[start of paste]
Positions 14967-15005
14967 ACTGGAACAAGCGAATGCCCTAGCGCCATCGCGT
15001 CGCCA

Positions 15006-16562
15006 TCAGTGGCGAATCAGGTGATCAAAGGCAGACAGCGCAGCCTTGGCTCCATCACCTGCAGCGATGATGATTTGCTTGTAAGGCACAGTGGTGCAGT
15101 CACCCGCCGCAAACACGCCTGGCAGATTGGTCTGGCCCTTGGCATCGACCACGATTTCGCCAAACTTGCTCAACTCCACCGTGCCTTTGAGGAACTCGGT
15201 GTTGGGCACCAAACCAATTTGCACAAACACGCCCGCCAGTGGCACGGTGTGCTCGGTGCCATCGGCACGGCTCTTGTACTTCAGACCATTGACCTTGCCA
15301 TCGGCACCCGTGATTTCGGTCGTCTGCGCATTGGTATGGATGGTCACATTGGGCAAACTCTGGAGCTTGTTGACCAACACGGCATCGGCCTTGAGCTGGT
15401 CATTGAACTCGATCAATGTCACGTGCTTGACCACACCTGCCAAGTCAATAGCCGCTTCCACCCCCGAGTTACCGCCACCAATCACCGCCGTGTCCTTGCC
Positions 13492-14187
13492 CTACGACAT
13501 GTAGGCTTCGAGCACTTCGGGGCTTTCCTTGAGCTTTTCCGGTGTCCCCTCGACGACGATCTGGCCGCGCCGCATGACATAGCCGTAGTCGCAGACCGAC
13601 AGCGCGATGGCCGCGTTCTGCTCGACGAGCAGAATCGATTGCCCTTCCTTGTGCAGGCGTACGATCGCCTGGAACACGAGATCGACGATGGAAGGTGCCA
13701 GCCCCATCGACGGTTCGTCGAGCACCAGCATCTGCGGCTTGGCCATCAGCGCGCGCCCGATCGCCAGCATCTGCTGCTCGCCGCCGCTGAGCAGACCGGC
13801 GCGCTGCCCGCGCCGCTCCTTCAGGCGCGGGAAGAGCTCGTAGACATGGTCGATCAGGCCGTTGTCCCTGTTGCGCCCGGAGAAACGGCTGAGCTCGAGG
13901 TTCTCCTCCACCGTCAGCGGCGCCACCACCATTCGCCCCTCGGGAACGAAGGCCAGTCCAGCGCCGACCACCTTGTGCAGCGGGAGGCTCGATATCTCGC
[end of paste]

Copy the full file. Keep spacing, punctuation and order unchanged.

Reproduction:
Positions 14967-15005
14967 ACTGGAACAAGCGAATGCCCTAGCGCCATCGCGT
15001 CGCCA

Positions 15006-16562
15006 TCAGTGGCGAATCAGGTGATCAAAGGCAGACAGCGCAGCCTTGGCTCCATCACCTGCAGCGATGATGATTTGCTTGTAAGGCACAGTGGTGCAGT
15101 CACCCGCCGCAAACACGCCTGGCAGATTGGTCTGGCCCTTGGCATCGACCACGATTTCGCCAAACTTGCTCAACTCCACCGTGCCTTTGAGGAACTCGGT
15201 GTTGGGCACCAAACCAATTTGCACAAACACGCCCGCCAGTGGCACGGTGTGCTCGGTGCCATCGGCACGGCTCTTGTACTTCAGACCATTGACCTTGCCA
15301 TCGGCACCCGTGATTTCGGTCGTCTGCGCATTGGTATGGATGGTCACATTGGGCAAACTCTGGAGCTTGTTGACCAACACGGCATCGGCCTTGAGCTGGT
15401 CATTGAACTCGATCAATGTCACGTGCTTGACCACACCTGCCAAGTCAATAGCCGCTTCCACCCCCGAGTTACCGCCACCAATCACCGCCGTGTCCTTGCC
Positions 13492-14187
13492 CTACGACAT
13501 GTAGGCTTCGAGCACTTCGGGGCTTTCCTTGAGCTTTTCCGGTGTCCCCTCGACGACGATCTGGCCGCGCCGCATGACATAGCCGTAGTCGCAGACCGAC
13601 AGCGCGATGGCCGCGTTCTGCTCGACGAGCAGAATCGATTGCCCTTCCTTGTGCAGGCGTACGATCGCCTGGAACACGAGATCGACGATGGAAGGTGCCA
13701 GCCCCATCGACGGTTCGTCGAGCACCAGCATCTGCGGCTTGGCCATCAGCGCGCGCCCGATCGCCAGCATCTGCTGCTCGCCGCCGCTGAGCAGACCGGC
13801 GCGCTGCCCGCGCCGCTCCTTCAGGCGCGGGAAGAGCTCGTAGACATGGTCGATCAGGCCGTTGTCCCTGTTGCGCCCGGAGAAACGGCTGAGCTCGAGG
13901 TTCTCCTCCACCGTCAGCGGCGCCACCACCATTCGCCCCTCGGGAACGAAGGCCAGTCCAGCGCCGACCACCTTGTGCAGCGGGAGGCTCGATATCTCGC